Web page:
2. Verify that a lock server is running on the master node of the cluster. If necessary, start the lock server; see Starting a Lock Server.
3. Verify that AMS is running on every node of the cluster. If necessary, start AMS; see Starting AMS.
4. Verify that your license file is set up in the ThingSpan installation directory of the master node of the cluster. If necessary, set up the license file; see Setting Up a License File.
5. Choose the federated database’s system name fdSysName. The system name will be the simple name of the boot file.
To set up cluster storage
To set up cluster storage for a federated database called fdSysName:
1. Open a shell prompt on the master node of the cluster.
2. In the shell prompt, execute:
installDir/bin/create_thingspan_fd.sh fdSysName
where installDir is the ThingSpan installation directory.
This script:
Creates the new federation’s system-database file (fdSysName.fdb) and boot file (fdSysName.boot) in the installDir/data directory on the master node.
Sets the master node as the lock-server host for the new federated database.
Registers the installDir/data directory on each worker node as a storage location for the new federated database.
Sets the installDir/data directory on the master node as the journal directory.
Creates a new, empty data file in each default storage location to “seed” the storage selection process when new data is written.
Using Predefined Location Preferences
Predefined location preferences rank local storage locations over remote storage locations. These location preferences are specified in the default Objectivity configuration file machine.config; see Default File for Machine-Wide Settings.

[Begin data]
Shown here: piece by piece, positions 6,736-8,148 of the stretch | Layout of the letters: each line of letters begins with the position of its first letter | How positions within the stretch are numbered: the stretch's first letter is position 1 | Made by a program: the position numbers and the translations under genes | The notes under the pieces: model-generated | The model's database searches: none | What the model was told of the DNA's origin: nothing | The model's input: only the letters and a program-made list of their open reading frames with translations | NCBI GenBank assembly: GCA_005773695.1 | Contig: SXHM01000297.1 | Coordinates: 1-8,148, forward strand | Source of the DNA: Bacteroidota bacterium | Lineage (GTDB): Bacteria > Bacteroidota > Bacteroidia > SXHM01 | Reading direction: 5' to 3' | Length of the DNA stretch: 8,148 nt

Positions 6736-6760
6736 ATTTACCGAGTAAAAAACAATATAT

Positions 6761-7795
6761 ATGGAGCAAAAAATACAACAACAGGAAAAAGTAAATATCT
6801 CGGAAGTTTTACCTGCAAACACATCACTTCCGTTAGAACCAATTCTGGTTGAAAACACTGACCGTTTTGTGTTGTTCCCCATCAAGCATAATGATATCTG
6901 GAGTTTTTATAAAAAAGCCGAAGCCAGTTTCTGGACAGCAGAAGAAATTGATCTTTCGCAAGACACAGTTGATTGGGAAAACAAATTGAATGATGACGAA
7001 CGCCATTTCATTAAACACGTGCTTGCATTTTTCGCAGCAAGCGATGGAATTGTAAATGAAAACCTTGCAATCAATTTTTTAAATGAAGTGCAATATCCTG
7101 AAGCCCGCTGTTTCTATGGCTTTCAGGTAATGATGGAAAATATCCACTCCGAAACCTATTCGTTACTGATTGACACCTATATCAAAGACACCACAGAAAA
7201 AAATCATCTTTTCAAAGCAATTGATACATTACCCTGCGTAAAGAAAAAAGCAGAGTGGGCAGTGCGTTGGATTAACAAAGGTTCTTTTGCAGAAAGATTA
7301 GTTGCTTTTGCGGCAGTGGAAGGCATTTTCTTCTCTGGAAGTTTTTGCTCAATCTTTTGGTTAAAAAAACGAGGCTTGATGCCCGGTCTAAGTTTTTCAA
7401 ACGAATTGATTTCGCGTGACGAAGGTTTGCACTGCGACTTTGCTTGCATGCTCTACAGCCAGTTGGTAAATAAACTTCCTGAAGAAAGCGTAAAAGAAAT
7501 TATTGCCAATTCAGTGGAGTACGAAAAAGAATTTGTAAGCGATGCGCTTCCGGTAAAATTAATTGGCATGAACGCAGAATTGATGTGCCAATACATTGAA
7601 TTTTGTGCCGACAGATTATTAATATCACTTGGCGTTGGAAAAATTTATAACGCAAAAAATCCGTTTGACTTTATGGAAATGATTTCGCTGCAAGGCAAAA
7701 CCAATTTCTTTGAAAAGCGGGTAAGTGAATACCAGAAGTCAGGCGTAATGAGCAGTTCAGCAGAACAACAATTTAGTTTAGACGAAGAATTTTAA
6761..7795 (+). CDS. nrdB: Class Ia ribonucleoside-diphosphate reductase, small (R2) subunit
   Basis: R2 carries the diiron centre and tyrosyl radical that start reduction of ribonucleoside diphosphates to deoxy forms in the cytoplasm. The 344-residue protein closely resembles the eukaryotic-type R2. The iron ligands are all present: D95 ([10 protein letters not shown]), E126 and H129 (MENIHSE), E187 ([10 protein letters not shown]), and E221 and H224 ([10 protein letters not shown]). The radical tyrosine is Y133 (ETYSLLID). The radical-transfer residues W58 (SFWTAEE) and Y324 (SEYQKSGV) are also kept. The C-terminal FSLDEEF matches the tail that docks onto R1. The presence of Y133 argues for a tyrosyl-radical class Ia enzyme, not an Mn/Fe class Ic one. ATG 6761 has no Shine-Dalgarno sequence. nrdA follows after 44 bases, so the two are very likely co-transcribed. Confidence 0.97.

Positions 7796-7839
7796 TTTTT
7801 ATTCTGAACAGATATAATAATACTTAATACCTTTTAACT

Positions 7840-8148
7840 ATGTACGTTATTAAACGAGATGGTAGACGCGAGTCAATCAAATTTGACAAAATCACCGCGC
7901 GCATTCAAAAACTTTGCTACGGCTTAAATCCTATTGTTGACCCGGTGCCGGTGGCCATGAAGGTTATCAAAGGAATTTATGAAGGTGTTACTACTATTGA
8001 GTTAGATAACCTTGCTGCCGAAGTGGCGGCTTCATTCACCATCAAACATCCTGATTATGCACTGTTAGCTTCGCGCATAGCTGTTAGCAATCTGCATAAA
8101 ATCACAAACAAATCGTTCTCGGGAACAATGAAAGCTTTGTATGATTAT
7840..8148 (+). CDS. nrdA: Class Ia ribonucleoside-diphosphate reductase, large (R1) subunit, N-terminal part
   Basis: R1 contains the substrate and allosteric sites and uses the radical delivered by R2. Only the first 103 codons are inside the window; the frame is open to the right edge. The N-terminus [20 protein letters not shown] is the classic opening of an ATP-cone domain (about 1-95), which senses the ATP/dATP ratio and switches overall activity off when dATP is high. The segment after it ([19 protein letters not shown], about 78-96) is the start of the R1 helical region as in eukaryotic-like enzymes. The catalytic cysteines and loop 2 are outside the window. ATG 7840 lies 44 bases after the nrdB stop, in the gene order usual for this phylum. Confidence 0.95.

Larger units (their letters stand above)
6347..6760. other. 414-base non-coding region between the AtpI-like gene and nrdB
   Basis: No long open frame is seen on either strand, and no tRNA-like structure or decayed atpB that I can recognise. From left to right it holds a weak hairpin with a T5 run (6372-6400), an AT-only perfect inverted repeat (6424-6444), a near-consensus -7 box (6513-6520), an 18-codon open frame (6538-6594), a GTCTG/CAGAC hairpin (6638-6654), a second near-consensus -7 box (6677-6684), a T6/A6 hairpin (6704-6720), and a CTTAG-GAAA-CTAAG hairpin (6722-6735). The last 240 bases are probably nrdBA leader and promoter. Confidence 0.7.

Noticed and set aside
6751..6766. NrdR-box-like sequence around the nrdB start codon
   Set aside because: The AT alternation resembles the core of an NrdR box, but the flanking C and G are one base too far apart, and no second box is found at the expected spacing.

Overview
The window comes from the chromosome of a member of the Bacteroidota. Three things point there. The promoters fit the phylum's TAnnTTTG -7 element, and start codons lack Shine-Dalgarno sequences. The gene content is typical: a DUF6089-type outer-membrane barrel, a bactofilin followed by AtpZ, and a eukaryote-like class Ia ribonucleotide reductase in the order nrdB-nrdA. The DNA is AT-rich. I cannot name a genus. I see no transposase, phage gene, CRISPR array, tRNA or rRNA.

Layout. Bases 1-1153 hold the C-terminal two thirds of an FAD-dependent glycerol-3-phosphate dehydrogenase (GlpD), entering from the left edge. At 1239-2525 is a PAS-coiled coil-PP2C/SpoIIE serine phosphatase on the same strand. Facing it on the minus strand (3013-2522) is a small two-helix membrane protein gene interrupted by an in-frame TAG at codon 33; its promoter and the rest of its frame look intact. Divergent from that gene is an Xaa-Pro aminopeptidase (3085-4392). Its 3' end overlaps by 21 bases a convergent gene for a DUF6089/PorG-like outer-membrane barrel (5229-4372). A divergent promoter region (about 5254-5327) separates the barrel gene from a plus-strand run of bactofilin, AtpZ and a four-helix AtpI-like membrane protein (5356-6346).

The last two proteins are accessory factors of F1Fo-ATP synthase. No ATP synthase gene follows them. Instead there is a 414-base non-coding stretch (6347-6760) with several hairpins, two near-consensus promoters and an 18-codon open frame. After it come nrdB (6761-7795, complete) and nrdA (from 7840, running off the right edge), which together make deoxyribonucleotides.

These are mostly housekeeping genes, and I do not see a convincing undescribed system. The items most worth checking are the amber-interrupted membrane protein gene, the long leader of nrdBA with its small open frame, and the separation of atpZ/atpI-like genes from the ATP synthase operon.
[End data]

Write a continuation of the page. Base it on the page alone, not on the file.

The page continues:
Installing ThingSpan on a worker node makes machine.config available automatically to any worker process running on that node. The example above assumes that ThingSpan has been installed on the master node and all four worker nodes, so five copies of machine.config exist (one for the driver application and each of its worker processes).
The predefined location preferences appear in machine.config as follows:
 
<?xml version="1.0" encoding="UTF-8"?>
<Objectivity>
...
  <LocationPreferences allowNonPreferredLocations="true">
    <LocationPreferenceRank>       <!-- only rank -->
      <LocalHost value="true"/>    <!-- prioritizes local storage -->
    </LocationPreferenceRank>
  </LocationPreferences> 
...
</Objectivity>
 
The single rank with the <LocalHost> element prioritizes all storage locations residing on the same host as the process that loads the preferences. As always, storage locations are considered only if they are registered in the federated database main storage group. The <LocalHost> element serves as a shortcut that enables identical copies of machine.config to be used on each node. (Otherwise, each copy on each node would have to rank a different location explicitly.)
You do not normally need to modify the predefined location preferences for a Spark driver application, although you can optionally specify additional or alternative ranks as you would for any other Objectivity/DB application; see Specifying Application-Specific Location Preferences.